Like the last film, Bumblebee, Rise of the Beasts is a prequel to the Transformers films directed by Michael Bay from 2007-2017 (Bay remains as a producer). Set in 1994, it features a way-too-complicated story involving something called the Transwarp device prized by three separate groups of Transformers: The Autobots led by Optimus Prime (Peter Cullen); the Maximals, animal-esque bots led by Optimus Primal (Ron Perlman); and the Terrorbots, led by Scourge (Peter Dinklage). One guess as to which of those groups is the evil one.

Mirage (Pete Davidson) in Transformers: Rise of the Beasts

Photo courtesy of Paramount Pictures

Mirage (Pete Davidson) in Transformers: Rise of the Beasts.

Noah Diaz (Anthony Ramos) is a former soldier in Manhattan who can’t find a job and tries his best to take care of his sickly brother, Kris (Dean Scott Vazquez). Elena Wallace (Dominique Fishback) works at a museum on Ellis Island, where she encounters an artifact with unusual markings. Through a series of unlikely but still fun events, both of them are dragged into the conflict between the Transformers, with nothing less than the fate of the universe at stake.

Directed by Steven Caple Jr. and written by a team of five writers, the film is as ridiculous as any of the previous iterations, and yet somehow it becomes the most entertaining entry yet. Some of this has to do with the human characters, who are given engaging scenes outside of the ones with Transformers, allowing them to be relatable instead of just pawns in the robot battles.

The trifecta of Transformer groups turn out to be actually interesting, rather than an excuse to fill the screen with CGI nonsense. The Autobots, as usual, are the main heroes, and with Bumblebee using movie quotes to talk and Mirage (Pete Davidson) lobbing wisecracks constantly, they’re rarely unentertaining. Having the animal-like Maximals on board gives a new dimension, and the seemingly unstoppable Scourge makes for an intimidating villain.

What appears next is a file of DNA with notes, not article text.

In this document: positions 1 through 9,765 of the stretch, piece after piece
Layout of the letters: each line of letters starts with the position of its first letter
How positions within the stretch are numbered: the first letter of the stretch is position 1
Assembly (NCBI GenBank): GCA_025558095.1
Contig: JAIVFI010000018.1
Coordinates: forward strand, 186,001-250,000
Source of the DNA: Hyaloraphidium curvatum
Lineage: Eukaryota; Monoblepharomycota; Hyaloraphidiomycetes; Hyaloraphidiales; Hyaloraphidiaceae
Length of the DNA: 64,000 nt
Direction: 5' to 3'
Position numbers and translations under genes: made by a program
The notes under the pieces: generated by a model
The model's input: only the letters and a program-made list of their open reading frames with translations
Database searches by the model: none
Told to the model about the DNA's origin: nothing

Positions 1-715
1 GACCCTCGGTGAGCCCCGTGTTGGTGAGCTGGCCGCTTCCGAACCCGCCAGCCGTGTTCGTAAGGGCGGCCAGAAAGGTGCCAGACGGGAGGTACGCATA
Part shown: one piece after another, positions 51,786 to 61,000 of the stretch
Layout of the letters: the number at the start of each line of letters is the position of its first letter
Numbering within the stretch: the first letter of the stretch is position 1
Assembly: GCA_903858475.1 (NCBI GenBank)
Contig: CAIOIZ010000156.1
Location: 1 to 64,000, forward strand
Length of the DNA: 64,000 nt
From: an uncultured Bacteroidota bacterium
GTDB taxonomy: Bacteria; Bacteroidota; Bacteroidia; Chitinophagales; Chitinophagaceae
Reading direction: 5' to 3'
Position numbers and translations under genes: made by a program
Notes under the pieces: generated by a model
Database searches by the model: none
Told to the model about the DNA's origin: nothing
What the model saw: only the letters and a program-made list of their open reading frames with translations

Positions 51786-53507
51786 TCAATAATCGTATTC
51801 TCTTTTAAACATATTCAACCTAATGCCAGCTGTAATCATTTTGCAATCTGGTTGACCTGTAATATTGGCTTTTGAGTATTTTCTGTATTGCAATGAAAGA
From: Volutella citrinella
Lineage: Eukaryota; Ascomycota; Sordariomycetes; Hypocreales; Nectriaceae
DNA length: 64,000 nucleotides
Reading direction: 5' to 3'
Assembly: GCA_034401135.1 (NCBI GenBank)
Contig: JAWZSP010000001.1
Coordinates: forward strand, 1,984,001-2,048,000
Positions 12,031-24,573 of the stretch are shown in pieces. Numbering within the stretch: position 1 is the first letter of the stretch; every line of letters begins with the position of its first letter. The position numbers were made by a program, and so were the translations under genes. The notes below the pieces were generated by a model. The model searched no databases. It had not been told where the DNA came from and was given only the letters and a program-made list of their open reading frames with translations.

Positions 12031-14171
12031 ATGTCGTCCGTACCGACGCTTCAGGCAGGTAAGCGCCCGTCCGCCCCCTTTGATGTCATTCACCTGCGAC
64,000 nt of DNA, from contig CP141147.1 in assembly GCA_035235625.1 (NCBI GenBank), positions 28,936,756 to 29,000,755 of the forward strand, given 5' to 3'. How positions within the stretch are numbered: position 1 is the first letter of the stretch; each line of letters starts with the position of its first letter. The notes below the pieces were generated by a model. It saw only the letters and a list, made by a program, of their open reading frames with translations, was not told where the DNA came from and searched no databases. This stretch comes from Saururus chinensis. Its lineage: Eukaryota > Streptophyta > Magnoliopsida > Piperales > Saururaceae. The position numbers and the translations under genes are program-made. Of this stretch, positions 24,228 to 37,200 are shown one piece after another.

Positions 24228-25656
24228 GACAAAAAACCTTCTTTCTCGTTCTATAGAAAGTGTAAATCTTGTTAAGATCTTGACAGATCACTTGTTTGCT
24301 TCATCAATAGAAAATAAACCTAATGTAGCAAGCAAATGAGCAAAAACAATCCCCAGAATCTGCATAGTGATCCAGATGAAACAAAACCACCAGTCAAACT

That’s not to say, of course, that the film doesn’t devolve into chaos on multiple occasions. Several of the battles, including the final sequence, seem designed to be almost incomprehensible. But Caple and the visual effects team appear to have understood that clarity makes for a better moviegoing experience, and so even as bedlam reigns, there’s a level of focus to the film that other films in the series have not had.

Even though his character isn’t fully fleshed out, Ramos brings a kind of streetwise energy to the role that makes him stand out. Fishback is not given as much to do, but she’s still highly enjoyable. Cullen, who’s been voicing Optimus Prime since the 1980s, is still a commanding presence, allowing Davidson, Michelle Yeoh, Perlman, and more to bring their own unique flair to their characters.

It may be a low bar to jump, but Transformers: Rise of the Beasts is the best film so far in the series, cracking the code of pairing humans with robots for a (semi)intelligible story. A late movie teaser will have fans geeking out over the future, but it’s best to enjoy this film for being as good as it is.


Transformers: Rise of the Beasts opens in theaters on June 9.